A change of career for a Flintshire man has brought recognition with a prestigious award in his new field.
Former high-flying businessman and award-winning sports coach Gary Bassett put his talents – and Lego – to good use during lockdown.
When a group of young people in his care faced possible frustration at seeing their activities severely restricted Gary Bassett knew exactly what to do.
His skill in communicating with the lads and keeping them occupied led to his being shortlisted for one of this year’s Wales Care Awards.
The awards are organized by Care Forum Wales to recognize outstanding work in the care sector. Gary, from Mold, received a silver award in the category for Residential Support Worker, sponsored by Christie and Co.
The ceremony took place in City Hall, Cardiff, on October 21, when the host was the popular tenor and radio presented Wynne Evans, well-known as Gio Compario in the Go Compare TV adverts. The evening was sponsored by Ontex UK.
Gary, 49, is a team leader at Pant Glas Uchaf care home near Ruthin which accommodates about six youngsters, some with complex behavioural problems.
The home is part of the Caretech company, and it is deputy manager Claire Howard who has nominated Gary for one of this year’s Wales Care Awards.
Gary has worked at Pant Glas for about five years but has a wealth of experience in business and in dealing with young people.
For 10 years he was human resources director for Lego, responsible for central and southern Europe. But he gave that up to launch his own sports coaching company A-Star Sports Ltd., a franchise which grew to cover much of the country.
He has always been interested in sports and in 2014 was named as Coach of the Year for Cheshire West and Chester.
He decided on yet another change of direction and immediately took to his new role at Pant Glas, forever finding new ways of keeping the youths occupied after listening to their wishes.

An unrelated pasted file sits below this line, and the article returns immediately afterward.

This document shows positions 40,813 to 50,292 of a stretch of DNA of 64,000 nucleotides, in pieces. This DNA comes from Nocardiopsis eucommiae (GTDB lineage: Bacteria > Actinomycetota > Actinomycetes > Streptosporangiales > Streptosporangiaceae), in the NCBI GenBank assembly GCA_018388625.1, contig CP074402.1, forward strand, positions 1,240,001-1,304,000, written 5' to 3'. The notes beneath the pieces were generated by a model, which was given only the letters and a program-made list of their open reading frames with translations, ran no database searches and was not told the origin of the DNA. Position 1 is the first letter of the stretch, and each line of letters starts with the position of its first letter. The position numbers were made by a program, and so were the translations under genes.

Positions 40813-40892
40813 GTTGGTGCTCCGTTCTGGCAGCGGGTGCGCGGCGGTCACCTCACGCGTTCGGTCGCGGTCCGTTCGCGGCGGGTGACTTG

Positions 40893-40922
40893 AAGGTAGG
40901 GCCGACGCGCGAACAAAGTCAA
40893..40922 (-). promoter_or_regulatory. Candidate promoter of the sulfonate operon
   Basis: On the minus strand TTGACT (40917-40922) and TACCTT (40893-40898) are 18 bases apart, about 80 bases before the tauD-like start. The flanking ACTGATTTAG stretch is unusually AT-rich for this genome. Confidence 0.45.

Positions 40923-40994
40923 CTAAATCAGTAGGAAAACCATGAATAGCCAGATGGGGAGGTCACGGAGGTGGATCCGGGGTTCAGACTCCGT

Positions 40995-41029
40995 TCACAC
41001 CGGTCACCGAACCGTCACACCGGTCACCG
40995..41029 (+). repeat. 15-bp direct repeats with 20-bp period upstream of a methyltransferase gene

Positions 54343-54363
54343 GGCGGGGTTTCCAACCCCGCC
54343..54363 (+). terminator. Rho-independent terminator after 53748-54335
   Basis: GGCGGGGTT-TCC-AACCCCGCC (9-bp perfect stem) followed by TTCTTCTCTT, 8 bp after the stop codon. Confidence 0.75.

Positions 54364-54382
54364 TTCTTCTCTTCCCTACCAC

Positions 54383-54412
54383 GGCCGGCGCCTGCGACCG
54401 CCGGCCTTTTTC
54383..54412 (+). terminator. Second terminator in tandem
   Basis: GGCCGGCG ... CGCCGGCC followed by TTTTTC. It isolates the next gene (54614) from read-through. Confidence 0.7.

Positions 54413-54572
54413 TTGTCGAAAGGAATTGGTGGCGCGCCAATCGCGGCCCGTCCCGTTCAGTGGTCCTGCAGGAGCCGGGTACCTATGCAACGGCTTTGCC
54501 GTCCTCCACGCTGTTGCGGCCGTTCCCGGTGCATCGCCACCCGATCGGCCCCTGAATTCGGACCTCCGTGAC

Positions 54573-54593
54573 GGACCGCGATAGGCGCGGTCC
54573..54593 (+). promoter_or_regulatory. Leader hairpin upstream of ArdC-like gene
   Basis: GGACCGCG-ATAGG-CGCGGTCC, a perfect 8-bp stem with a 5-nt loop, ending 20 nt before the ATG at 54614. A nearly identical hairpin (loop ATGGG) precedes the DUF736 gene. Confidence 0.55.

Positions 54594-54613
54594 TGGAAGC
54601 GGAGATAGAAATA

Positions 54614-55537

“There is a huge amount of trust in Gary from management to the staff team and the young people,” said Claire.
“The effort that Gary goes to means that the boys get a fantastic mix of choosing their own activities and trying new things, developing their abilities and widening their experience.”
Claire and her colleagues were particularly impressed by the work Gary did with one of the home’s more challenging teenagers who, as a result of the support and encouragement he received, left Pant Glas having had a job and college placement.
When the pandemic curtailed many activities Gary managed to keep the boys as active as possible, bring in his own extensive collection of Lego to help keep them motivated.
“Without Gary the lockdown would have had a much more negative impact on the health and well-being of the young people,” said Claire.
Gary said his experience in organizing activities for children during school holidays had proved very useful at Pant Glas and he thoroughly enjoyed the challenge.
Mario Kreft, chairman of Care Forum Wales, said the ceremony was all the more poignant because of the Covid pandemic and what front line staff had endured.
He said: “I would like to pay a heartfelt tribute to all the wonderful people who work in social care after the rose magnificently and courageously to meet the unprecedented challenges they have faced over the past couple of years.
“We have always recognised their true value and hopefully now the rest of Wales is also aware of how lucky we are as a nation to have them providing care and safeguarding our most vulnerable people.
“Our finalists are the best of the best and are here representing the whole social care workforce who all deserve a big pat on the back.
“There are only winners here tonight so it is only fitting that the finalists will receive a gold, silver or bronze Wales Care Award.
“I trust that they will continue to inspire those around them as role models and encourage others to aspire to even greater heights and in the months and years to come.
“In the words of the powerful song, Heroes of our Heart, written by the acclaimed poet Mererid Hopwood and sung by Sir Bryn Terfel, let the Diolch last forever.
”We take our hats off to them.”